First distance measurement to a source using both a gravitational wave measure and a redshift in electromagnetic waves, allowing a new calibration of the distance scale of the universe and of its expansion rate:  The pattern over time of the gravitational waves from a merger of two black holes or neutron stars is complex enough to reveal many things about the merging objects, including a rough estimate of their masses and the orientation of the spinning pair relative to the Earth.  The overall strength of the waves, combined with the knowledge of the masses, reveals how far the pair is from the Earth.  That by itself is nice, but the real win comes when the discovery of the object using visible light, or in fact any light with frequency below gamma-rays, can be made.  In this case, the galaxy that contains the neutron stars can be determined.

Once we know the host galaxy, we can do something really important.  We can, by looking at the starlight, determine how rapidly the galaxy is moving away from us.  For distant galaxies, the speed at which the galaxy recedes should be related to its distance because the universe is expanding.

How rapidly the universe is expanding has been recently measured with remarkable precision, but the problem is that there are two different methods for making the measurement, and they disagree.   This disagreement is one of the most important problems for our understanding of the universe.  Maybe one of the measurement methods is flawed, or maybe — and this would be much more interesting — the universe simply doesn’t behave the way we think it does.

What gravitational waves do is give us a third method: the gravitational waves directly provide the distance to the galaxy, and the electromagnetic waves directly provide the speed of recession.  There is no other way to make this type of joint measurement directly for distant galaxies.  The method is not accurate enough to be useful in just one merger, but once dozens of mergers have been observed, the average result will provide important new information about the universe’s expansion.  When combined with the other methods, it may help resolve this all-important puzzle.

Best test so far of Einstein’s prediction that the speed of light and the speed of gravitational waves are identical: Since gamma rays from the merger and the peak of the gravitational waves arrived within two seconds of one another after traveling 130 million years — that is, about 5 thousand million million seconds — we can say that the speed of light and the speed of gravitational waves are both equal to the cosmic speed limit to within one part in 2 thousand million million.  Such a precise test requires the combination of gravitational wave and gamma ray observations.

Efficient production of heavy elements confirmed:  It’s long been said that we are star-stuff, or stardust, and it’s been clear for a long time that it’s true.  But there’s been a puzzle when one looks into the details.  While it’s known that all the chemical elements from hydrogen up to iron are formed inside of stars, and can be blasted into space in supernova explosions to drift around and eventually form planets, moons, and humans, it hasn’t been quite as clear how the other elements with heavier atoms — atoms such as iodine, cesium, gold, lead, bismuth, uranium and so on — predominantly formed.  Yes they can be formed in supernovas, but not so easily; and there seem to be more atoms of heavy elements around the universe than supernovas can explain.  There are many supernovas in the history of the universe, but the efficiency for producing heavy chemical elements is just too low.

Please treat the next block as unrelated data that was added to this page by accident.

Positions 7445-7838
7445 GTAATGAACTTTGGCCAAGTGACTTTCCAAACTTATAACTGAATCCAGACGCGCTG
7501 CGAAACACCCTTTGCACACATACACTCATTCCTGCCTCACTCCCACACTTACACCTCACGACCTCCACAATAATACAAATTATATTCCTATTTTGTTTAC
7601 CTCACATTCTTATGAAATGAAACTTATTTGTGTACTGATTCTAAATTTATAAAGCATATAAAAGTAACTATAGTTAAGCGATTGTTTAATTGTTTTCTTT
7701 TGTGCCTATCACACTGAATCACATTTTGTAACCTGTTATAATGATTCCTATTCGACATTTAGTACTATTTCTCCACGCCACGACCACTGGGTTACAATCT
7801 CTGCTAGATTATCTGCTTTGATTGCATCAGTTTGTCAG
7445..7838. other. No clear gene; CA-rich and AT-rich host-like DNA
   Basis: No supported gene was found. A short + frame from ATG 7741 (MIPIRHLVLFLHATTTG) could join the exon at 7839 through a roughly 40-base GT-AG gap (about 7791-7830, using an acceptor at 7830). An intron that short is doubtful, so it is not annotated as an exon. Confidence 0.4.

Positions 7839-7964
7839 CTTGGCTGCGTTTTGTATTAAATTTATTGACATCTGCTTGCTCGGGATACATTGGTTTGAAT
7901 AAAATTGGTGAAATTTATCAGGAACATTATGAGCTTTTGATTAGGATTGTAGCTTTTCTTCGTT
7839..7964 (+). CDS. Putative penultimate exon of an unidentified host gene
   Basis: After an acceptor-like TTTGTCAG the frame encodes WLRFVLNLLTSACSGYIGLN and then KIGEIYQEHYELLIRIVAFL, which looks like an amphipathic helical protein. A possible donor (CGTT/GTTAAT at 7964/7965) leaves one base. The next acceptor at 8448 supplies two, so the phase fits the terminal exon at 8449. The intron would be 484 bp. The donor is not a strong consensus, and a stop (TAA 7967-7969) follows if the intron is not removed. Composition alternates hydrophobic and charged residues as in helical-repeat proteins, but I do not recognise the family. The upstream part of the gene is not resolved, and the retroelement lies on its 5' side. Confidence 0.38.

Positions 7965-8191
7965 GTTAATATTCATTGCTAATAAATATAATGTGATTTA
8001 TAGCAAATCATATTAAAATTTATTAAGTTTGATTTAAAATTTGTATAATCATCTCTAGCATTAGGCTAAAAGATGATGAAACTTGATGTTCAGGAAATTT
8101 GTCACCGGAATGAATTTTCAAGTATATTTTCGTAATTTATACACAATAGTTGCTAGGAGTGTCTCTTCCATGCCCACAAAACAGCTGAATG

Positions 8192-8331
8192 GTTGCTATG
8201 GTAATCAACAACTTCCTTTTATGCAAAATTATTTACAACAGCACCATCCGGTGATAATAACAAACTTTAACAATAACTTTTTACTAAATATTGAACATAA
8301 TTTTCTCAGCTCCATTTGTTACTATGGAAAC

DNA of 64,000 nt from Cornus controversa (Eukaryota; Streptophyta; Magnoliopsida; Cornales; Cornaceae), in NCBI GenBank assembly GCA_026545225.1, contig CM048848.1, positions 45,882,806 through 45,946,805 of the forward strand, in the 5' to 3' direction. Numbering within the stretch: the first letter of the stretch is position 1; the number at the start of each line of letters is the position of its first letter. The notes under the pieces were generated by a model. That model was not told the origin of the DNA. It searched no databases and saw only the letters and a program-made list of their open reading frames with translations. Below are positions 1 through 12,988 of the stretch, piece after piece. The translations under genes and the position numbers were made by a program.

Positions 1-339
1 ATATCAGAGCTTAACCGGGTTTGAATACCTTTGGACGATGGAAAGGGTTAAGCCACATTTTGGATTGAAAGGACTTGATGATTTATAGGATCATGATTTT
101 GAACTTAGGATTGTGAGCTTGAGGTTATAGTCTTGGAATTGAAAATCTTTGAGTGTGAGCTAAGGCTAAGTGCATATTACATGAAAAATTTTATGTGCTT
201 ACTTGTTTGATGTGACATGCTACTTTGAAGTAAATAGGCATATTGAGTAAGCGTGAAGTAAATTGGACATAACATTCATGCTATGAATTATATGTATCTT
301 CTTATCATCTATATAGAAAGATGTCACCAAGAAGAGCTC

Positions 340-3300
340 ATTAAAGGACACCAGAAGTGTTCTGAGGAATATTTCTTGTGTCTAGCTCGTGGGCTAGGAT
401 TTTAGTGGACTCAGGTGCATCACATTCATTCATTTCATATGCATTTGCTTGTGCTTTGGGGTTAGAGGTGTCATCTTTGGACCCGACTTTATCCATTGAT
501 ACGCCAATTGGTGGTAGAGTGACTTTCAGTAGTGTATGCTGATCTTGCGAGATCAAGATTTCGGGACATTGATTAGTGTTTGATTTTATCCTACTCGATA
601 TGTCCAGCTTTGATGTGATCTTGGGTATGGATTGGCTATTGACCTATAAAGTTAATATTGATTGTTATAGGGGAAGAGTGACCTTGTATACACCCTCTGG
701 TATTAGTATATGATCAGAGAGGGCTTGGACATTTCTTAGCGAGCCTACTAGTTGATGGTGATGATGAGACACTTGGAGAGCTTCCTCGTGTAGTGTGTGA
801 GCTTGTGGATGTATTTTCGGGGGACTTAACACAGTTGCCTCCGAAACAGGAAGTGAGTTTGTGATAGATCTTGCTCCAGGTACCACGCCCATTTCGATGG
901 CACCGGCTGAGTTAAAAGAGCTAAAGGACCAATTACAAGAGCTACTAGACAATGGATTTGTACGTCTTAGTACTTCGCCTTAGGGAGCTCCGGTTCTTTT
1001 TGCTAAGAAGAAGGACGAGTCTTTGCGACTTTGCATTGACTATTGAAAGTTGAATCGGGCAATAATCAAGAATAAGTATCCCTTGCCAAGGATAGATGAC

It was proposed some time ago that the mergers of neutron stars might be a suitable place to produce these heavy elements.  Even those these mergers are rare, they might be much more efficient, because the nuclei of heavy elements contain lots of neutrons and, not surprisingly, a collision of two neutron stars would produce lots of neutrons in its debris, suitable perhaps for making these nuclei.   A key indication that this is going on would be the following: if a neutron star merger could be identified using gravitational waves, and if its location could be determined using telescopes, then one would observe a pattern of light that would be characteristic of what is now called a “kilonova” explosion.   Warning: I don’t yet know much about kilonovas and I may be leaving out important details. A kilonova is powered by the process of forming heavy elements; most of the nuclei produced are initially radioactive — i.e., unstable — and they break down by emitting high energy particles, including the particles of light (called photons) which are in the gamma ray and X-ray categories.  The resulting characteristic glow would be expected to have a pattern of a certain type: it would be initially bright but would dim rapidly in visible light, with a long afterglow in infrared light.  The reasons for this are complex, so let me set them aside for now.  The important point is that this pattern was observed, confirming that a kilonova of this type occurred, and thus that, in this neutron star merger, enormous amounts of heavy elements were indeed produced.  So we now have a lot of evidence, for the first time, that almost all the heavy chemical elements on and around our planet were formed in neutron star mergers.  Again, we could not know this if we did not know that this was a neutron star merger, and that information comes only from the gravitational wave observation.